Keeping a journal is not just for the writers and poets, pining teenagers or romantics. Keeping a journal is an excellent and important resource to stay abreast of what’s going on in your life. People use journaling for mental health, keeping track of their diet and fitness journey, and yes, among other things, they keep a journal for trading.
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If you’ve been trading for a while, certainly you have some form of a journal, whether it’s a spreadsheet, or a notebook, archaic, I know, but a combo of the two actually works for me.
Of course, journaling seems to be the latest trend, giving the perception that people really want to be in touch with their goings on, or at least give you the perception that they are, that sometimes if feels like it’s lost its intrinsic value, replaced by the latest fad. Smart traders cut through all the “influencer” noise because they know better. Trade journaling actually takes discipline and consistency to maintain, which is why the fakers will eventually fade away and the serious traders will continue on.
It’s a little surprising that more traders don’t practice journaling, but I’m coming from the perspective of a writer so I guess I’m predisposed to jotting things down. Obviously, writing down your trade pairs, the buy in or sell price, BTC price, time, and amount you want to trade is uninspired and dull, but it doesn’t have to be just numbers and dates. In fact, I would argue that your trade journal have more information.
Below are five reasons trade journaling is important.
Dynamic data is what I call the information that I put into my trade journal. Not only do I include the actual data of the trade, I make a point of highlighting some of the blockchain and cryptocurrency news, and what’s happening in the stock market.
Why? Because those events seem to trigger more volatility in the market and I personally see a correlation between stock markets rising with consumer confidence, and the subsequent drop in crypto – or vice versa. Essentially, I’m tracking these things in a working hypothesis so I know how I want to leverage my trades.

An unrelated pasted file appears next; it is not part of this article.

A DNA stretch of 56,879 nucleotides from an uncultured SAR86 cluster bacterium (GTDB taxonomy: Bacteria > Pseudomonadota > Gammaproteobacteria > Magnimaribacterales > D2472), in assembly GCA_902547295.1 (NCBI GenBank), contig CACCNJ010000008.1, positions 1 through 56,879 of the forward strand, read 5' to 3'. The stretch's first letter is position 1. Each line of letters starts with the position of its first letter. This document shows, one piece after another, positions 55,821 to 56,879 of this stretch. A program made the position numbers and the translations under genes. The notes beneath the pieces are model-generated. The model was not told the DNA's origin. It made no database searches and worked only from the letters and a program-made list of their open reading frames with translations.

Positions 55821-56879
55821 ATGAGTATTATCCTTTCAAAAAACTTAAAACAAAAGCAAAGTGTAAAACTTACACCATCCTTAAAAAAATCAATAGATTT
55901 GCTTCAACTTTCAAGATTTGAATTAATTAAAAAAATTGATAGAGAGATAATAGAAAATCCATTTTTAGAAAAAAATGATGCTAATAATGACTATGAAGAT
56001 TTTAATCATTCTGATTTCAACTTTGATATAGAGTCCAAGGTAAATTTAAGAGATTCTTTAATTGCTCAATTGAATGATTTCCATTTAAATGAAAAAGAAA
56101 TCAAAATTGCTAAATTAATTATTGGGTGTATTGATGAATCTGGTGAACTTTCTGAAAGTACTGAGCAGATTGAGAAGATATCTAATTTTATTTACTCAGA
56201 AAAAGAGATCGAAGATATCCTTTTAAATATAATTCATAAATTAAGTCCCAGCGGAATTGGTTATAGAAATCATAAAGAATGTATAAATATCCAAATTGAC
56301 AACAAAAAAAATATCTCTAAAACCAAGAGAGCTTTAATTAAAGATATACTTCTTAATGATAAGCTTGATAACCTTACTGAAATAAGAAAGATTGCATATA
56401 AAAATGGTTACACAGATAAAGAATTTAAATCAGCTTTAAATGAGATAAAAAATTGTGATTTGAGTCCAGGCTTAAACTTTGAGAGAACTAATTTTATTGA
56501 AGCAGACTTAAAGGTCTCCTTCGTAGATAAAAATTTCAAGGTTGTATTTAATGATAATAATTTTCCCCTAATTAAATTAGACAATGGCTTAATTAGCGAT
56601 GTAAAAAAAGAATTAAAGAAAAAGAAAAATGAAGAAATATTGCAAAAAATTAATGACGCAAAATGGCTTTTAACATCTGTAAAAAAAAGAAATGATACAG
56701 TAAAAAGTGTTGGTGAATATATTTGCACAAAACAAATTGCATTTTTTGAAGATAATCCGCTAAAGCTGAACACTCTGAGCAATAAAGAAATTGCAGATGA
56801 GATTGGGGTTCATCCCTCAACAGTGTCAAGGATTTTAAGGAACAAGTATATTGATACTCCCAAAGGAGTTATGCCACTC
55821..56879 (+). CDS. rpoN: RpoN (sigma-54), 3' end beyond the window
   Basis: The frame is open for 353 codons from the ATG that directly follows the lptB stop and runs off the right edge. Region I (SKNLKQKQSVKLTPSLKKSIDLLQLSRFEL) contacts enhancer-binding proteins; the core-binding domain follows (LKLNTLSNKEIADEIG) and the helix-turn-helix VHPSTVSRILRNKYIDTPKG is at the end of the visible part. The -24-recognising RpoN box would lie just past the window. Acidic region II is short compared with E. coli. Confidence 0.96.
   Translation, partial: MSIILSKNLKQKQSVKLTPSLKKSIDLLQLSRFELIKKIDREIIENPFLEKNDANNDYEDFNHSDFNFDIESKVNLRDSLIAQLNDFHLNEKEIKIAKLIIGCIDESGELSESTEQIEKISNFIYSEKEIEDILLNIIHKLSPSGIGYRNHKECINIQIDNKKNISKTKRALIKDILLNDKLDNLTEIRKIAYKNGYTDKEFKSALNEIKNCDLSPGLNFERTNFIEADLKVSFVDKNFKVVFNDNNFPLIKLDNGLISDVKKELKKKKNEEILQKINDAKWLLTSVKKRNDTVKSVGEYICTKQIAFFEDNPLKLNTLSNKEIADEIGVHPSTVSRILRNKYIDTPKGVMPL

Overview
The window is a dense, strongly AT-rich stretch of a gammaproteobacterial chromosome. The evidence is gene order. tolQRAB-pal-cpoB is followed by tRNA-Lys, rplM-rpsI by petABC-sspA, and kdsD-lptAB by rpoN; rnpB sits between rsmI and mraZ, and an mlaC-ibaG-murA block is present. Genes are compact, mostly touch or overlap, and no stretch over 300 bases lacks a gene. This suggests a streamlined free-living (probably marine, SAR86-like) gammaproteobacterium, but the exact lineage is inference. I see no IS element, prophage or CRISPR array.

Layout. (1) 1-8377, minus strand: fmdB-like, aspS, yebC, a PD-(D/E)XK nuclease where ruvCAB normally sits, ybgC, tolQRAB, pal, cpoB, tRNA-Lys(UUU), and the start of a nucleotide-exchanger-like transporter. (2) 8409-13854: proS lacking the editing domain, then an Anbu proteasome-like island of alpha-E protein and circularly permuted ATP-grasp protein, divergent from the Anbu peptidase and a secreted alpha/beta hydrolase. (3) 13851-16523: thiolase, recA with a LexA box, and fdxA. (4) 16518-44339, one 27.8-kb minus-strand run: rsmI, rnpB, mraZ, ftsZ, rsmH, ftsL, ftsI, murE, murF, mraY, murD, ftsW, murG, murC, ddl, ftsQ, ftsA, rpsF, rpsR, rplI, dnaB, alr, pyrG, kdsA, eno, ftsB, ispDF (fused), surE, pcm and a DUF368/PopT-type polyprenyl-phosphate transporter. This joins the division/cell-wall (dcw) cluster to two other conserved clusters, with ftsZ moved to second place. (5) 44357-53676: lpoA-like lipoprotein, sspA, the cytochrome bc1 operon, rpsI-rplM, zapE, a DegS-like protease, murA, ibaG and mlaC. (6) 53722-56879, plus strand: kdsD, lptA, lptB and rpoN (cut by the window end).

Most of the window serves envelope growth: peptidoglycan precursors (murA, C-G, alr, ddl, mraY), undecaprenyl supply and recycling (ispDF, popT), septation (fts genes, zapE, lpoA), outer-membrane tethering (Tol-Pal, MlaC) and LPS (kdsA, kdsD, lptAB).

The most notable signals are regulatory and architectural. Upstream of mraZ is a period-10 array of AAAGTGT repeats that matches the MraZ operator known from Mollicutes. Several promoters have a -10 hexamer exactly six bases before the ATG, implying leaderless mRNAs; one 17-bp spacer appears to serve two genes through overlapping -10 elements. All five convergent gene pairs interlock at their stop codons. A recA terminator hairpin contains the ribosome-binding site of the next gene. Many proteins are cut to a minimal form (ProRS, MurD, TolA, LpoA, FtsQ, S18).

Businessman and author, Robert Kiyosaki said, “The best way to predict the future is to study the past, or prognosticate.“
In my experience, everything is cyclical, even the markets; maybe not replaying the exact prices, but it does have a tendency to repeat patterns. Having a written history lets us see what happened then to foretell what might happen later. There’s a reason why people get a little anxious and excited around the holidays; because we want to see another pre-Christmas boom in the market.
Is that cyclical or self-fulfilling prophesy? Write down your theories and see if it comes to fruition later on.
Data can also help you know where a potential problem is coming from and the solution to it. As an example, my daily journal includes my sleep and diet information, giving me key evidence as to why I might be feeling tired and lethargic some days.
When i’m eating healthier, I tend to sleep better and be more productive during the day. Snack food and too much couch time actually triggers migraines the next day. Why not use the daily journal to monitor my trade portfolio health?
It makes sense, right? If I see a pattern of problems on paper, I can actually make adjustments based on a documented pattern rather than guessing.
The data partner to being a problem detector is also being the solution finder in your journal. In speaking to novice traders, I’ve found that the majority of them fail to have a consistent trade schedule. If they actually kept a journal, they might hold themselves a little more accountable to their market actions.
Keeping the journal might also indicate what’s worked in the past to get through a losing streak, or help you maintain a better winning streak. In any event, by flipping through your journal, you might find solutions to issues you’ve been going through.
Knowledge = Confidence. Journaling can give you a bit of a confidence booster because it literally lays down what you’ve been doing, how you’ve been trading, the wins and the losses.
New and seasoned traders would do well to mark the wins, but having insight into your trading habits can also curb issues and build up your self-confidence to keep the momentum going.
I’ve mentioned in earlier, but consistency is the key.
Ah, data. Without it we are lost. The more you log into your trading journal, the better insight you will give your future self.
Let’s just say that your future is not determined by your past, but it sure can influence it. If things are going south, turn to your journal for the proof-of-why it might be trending that way.
If you’re keeping tabs on things like your mood, sleep and diet, the news highlights, and where the markets are, you might find correlations between all of them, which may affect your trading habits and help you pin-point what needs adjusting.
Over time, writing in your journal will become second-nature and you will have a plethora of information to refer to when the time comes. Give it a try!
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